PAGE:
MARS VOLTA De-Loused In The Comatorium
All of my friends
who know about music have been telling me about The Mars Volta.
No details, no descriptions, just pick it up. And I did. Thanks,
Most everyone has been saying that The Yeah
Yeah Yeah's ‘Fever To Tell’ is the most revolutionary
album in years. I don't know if this is true, nor do I know if ‘De-Loused
In The Comatorium’ is, but it's better (The Yeah Yeah Yeahs
are bloody awful – Ed). Alright, the point: The Mars Volta
goes far beyond just ‘the new incarnation of At The Drive
In’. More than just a mix of the layered guitar sound ATDI
was known for and an electronic element halfway between Sonic Youth
and The Aphex Twin back when they were scary. More than tight production,
tight sound, overwhelming urgency. I mean,
musically - and because of its release on Universal – ‘...Comatorium’
has the potential to rip open the radio in every way that The White
Stripes and The Hives have failed. But that's not the best part.
Alright, the point:
‘De-Loused In The Comatorium’ is a concept album, but
a concept album on a scale never before attempted.
The entire album is written in metaphor, but the explanation of
the concept and the lyric sheet are yet to be released. A lyric
book and the story of ‘...Comatorium’, with paintings
and other art, is in production for release after the double vinyl
release in September. But until then, you basically need to know
the story of the real life death of At The Drive In's bass player,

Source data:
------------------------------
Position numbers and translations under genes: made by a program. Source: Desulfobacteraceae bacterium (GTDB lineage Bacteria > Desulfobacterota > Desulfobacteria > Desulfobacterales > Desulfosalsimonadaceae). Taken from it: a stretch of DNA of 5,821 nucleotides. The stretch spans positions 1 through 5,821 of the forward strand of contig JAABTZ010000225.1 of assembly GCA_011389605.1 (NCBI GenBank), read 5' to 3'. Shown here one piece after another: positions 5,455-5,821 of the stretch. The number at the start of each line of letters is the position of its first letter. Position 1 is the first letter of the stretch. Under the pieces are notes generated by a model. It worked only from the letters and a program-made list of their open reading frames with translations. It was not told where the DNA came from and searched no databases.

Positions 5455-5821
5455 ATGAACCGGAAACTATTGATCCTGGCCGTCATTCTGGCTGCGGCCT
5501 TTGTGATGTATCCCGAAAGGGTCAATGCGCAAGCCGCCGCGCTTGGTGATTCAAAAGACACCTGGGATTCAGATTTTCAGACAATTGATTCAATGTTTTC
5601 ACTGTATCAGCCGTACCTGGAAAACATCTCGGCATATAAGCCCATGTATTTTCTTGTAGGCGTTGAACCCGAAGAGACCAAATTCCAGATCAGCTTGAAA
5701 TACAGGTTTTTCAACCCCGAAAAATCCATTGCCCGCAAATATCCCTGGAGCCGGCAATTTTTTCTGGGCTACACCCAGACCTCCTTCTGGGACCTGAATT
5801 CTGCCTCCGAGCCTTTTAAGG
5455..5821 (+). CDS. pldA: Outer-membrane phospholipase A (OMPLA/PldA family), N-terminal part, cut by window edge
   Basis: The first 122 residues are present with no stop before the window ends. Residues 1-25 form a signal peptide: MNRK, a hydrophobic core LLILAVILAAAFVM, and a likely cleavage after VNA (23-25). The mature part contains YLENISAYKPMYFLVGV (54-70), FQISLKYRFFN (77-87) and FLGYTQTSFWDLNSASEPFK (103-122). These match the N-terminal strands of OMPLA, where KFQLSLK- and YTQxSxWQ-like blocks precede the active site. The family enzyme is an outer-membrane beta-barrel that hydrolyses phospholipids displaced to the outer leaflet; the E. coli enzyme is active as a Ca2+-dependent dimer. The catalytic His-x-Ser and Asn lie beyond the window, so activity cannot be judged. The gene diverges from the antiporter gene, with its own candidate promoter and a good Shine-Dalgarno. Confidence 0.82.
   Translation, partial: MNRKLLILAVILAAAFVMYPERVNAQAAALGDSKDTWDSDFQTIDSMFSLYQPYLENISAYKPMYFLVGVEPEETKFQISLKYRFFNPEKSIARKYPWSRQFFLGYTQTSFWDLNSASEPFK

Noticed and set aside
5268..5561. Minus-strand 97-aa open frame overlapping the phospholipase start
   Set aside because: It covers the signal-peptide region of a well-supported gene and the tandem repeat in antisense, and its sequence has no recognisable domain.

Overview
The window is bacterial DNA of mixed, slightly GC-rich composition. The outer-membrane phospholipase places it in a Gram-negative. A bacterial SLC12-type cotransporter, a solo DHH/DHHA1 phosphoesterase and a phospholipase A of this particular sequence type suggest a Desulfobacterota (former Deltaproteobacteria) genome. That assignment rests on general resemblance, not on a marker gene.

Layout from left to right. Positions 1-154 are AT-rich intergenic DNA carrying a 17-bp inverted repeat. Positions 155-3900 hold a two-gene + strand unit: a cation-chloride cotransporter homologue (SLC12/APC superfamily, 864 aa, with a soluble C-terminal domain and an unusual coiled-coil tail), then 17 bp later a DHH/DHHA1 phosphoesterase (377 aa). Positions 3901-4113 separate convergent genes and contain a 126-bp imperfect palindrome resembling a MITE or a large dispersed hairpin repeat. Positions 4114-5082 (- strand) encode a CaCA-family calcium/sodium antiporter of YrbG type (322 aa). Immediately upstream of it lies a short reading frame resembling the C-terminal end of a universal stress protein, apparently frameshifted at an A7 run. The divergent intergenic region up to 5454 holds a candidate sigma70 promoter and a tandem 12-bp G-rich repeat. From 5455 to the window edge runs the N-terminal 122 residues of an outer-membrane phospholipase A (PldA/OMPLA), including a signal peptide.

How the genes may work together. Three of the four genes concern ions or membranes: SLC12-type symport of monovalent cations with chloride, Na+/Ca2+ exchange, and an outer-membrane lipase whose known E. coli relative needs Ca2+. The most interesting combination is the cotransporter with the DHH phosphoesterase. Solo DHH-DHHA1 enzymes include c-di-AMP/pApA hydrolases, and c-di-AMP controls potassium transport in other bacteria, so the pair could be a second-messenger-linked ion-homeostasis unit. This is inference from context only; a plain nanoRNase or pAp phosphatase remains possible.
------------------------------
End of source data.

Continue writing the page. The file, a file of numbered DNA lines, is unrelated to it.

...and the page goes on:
you have to sit down with your CD player and copy lyrics between
hitting the pause button (which requires a working knowledge of
Spanish and a little Latin), and try to piece together a puzzle
without having a box to look at.
Or, if you're a latecomer
like me ("latecomer" meaning I got it a week after it
came out), you scour the internet. The prevailing explanation of
‘...Comatorium’ is this: the first track is the first
person point of view overdose and subsequent fall into a coma of
the subject of the album (the cause of which is referred to as "rat
poison" in the song but generally considered to mean morphine,
the drug that ATDI's bass player overdosed on, went into a coma
from, and eventually died from use of).
The rest of the album is the internal argument
of the two voices in his head. A back and forth weighing his life
and telling him to fight the coma state and wake, or give in to
the coma and disappear into himself forever. The end of the last
track is his decision and wake, either into life or death.
At least, that's one
idea of what this album is about.
Arpad Crisis is an independent freelance writer. His views do not
necessarily coincide with eyemachine's
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